That of course matches up with illegally or formally recognised union of two people as partners in a personal relationship.

What about civil partnership now? What do you think civil partnership matched up with? Is that the one which starts legally recognised or does it match up with the one which starts an arrangement? Point now to the answer you think's correct.

Okay, shall we see if you're right? Let's check.

That is of course a legally recognised union with rights, similar to those of marriage.

So both marriage and civil partnership, the defining keyword in those definitions there, is legally.

So they are both legally recognised forms of unions.

What about the next one then? Where do we think cohabiting could go? Which definition could it possibly be? Of course, it's an arrangement where two people are not married, but they live together.

So it's not necessarily legal, although it can become legal if they make that agreement and confirmation together to make some legal set of rules, but they get to decide what those are as opposed to a marriage or civil partnership where those legalities are already set out for them.

Let's look further now at the difference between marriages and civil partnerships.

So a civil partnership is a legal relationship entered into by a couple, which is registered and provides them with similar legal rights to marriage couples.

Now, whereas a marriage is formed by vows, civil partnership is formed by the signing of the civil partnership document.

And marriages are ended by divorce, whereas civil partnerships are ended by something called dissolution.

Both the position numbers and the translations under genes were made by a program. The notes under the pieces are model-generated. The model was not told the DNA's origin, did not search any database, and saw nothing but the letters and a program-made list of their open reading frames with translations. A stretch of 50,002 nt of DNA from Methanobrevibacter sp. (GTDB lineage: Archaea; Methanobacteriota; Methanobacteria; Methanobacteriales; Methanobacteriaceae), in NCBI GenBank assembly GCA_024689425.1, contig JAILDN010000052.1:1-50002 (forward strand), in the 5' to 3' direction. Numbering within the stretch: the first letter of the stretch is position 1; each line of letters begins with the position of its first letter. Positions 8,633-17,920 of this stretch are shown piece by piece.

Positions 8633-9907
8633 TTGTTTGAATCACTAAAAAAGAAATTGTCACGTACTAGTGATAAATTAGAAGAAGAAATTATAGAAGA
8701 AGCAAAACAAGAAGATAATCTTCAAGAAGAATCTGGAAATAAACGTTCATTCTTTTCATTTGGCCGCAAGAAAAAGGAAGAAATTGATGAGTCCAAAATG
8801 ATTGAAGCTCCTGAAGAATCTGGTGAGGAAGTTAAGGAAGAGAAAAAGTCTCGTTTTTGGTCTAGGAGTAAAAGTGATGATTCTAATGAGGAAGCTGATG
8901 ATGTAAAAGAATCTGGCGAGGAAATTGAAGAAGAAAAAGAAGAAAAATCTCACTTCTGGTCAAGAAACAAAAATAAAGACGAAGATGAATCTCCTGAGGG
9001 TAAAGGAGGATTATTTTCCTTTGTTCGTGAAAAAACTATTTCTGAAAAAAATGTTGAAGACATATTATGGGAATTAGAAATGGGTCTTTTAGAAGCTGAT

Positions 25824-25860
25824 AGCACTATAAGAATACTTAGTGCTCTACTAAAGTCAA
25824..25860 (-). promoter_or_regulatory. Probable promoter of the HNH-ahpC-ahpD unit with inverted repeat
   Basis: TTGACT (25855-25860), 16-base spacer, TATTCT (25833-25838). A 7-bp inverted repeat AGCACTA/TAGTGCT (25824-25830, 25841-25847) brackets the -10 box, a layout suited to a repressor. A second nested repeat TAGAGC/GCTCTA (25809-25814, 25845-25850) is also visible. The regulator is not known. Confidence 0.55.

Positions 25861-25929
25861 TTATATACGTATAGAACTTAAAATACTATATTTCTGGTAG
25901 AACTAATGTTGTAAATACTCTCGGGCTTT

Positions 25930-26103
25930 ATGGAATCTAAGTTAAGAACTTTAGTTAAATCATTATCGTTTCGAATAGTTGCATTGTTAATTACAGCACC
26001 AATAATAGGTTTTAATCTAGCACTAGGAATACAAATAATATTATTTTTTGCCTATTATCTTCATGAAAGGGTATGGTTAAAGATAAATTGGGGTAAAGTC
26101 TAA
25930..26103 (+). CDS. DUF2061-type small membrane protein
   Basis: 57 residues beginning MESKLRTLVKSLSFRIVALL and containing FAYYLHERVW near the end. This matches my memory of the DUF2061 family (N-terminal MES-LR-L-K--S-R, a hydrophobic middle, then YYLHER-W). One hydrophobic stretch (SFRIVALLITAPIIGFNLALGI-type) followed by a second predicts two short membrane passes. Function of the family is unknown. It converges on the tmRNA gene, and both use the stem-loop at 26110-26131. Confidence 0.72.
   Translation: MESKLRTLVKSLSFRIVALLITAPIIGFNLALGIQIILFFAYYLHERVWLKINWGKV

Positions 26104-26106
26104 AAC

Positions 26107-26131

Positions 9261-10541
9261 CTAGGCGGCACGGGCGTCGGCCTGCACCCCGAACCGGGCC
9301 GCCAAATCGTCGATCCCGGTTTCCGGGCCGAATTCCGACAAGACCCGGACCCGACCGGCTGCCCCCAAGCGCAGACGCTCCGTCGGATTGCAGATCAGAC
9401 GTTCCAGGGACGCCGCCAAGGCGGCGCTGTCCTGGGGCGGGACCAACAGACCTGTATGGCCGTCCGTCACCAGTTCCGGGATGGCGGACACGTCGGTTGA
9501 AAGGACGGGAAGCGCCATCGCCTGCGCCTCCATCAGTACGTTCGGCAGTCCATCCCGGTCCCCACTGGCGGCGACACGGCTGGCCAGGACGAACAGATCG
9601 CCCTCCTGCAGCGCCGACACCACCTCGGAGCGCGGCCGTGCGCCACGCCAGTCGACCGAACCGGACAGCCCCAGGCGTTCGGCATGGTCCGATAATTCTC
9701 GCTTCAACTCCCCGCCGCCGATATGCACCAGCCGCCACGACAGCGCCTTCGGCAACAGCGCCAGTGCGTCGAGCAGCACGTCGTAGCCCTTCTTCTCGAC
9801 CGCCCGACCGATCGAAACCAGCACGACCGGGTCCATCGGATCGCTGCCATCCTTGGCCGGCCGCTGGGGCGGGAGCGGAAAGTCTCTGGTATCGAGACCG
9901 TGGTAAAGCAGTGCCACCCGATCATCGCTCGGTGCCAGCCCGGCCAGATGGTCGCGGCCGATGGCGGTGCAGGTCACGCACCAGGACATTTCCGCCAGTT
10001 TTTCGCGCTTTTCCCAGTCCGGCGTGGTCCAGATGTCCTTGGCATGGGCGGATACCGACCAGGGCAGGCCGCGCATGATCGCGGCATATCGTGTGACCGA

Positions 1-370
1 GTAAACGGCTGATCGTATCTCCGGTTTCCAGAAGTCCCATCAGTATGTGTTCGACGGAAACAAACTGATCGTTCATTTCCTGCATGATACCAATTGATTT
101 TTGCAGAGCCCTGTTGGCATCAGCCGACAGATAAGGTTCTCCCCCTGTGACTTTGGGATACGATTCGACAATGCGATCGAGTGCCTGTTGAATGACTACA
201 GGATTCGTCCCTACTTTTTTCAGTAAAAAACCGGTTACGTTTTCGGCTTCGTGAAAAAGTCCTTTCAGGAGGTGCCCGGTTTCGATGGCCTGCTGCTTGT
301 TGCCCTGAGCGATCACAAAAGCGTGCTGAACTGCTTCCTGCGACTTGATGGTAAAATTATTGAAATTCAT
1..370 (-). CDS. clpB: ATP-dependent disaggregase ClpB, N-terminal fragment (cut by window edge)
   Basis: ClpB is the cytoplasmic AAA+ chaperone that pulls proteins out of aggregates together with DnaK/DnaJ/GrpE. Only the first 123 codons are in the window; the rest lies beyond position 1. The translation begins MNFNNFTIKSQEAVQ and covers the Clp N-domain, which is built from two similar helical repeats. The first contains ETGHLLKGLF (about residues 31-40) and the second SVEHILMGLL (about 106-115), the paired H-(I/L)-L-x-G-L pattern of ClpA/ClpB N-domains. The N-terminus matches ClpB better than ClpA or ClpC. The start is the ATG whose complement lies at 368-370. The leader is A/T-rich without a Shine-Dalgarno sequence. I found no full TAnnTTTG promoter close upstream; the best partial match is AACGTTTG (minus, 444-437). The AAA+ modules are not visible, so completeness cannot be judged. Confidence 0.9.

Civil partnerships were introduced in 2005 to provide legal recognition and protection for same sex couples.

Since then, the law had further developed to enable marriages between same sex couples too.

Opposite sex couples from 2019, can also choose to join in a civil partnership instead of a marriage, if they prefer.

I'm now gonna ask you a true or false question.

And I want you to point at the answer that you think is correct.

So marriage and civil partnerships are the same thing.

Do you think that's true or do you think that's false? Point now to the answer that you think is correct? Are marriage and civil partnerships the same thing, true or false? Are you ready? Okay, I'm gonna count down 3, 2, and 1.

Point now to the answer that you think is correct.

Well done if you said false.

Although both same sex couples and opposite sex couples can now choose either a civil partnership or a marriage, there are some key differences in what each term means.

And we've just explored some of those already.

We know that in marriage, vows are taken and it can only be ended by a divorce, whereas civil partnerships, a civil partnership document is signed instead of the vows, and it can only be ended with a dissolution.

Question for you then.

What is the minimum age for marriage in the UK? Is the answer 18, 17, 16 or 15? What's the correct answer for the minimum age for marriage in the UK? Point to the answer that you think is correct for me, in 3, in 2, get ready, and 1.

Point now to the answer you think is correct.

Should we see if you're right? Let's see.

The answer is 18.

Any relationship though should be freely entered into.

This means each person has the right to choose when and who they are with.

If they decide that they want to be with somebody altogether they may decide that actually they want to be single, they don't have to necessarily be with someone in the same way they have the right to be able to end the relationship at any point, not being or feeling forced to stay together.

Withdraw their consent.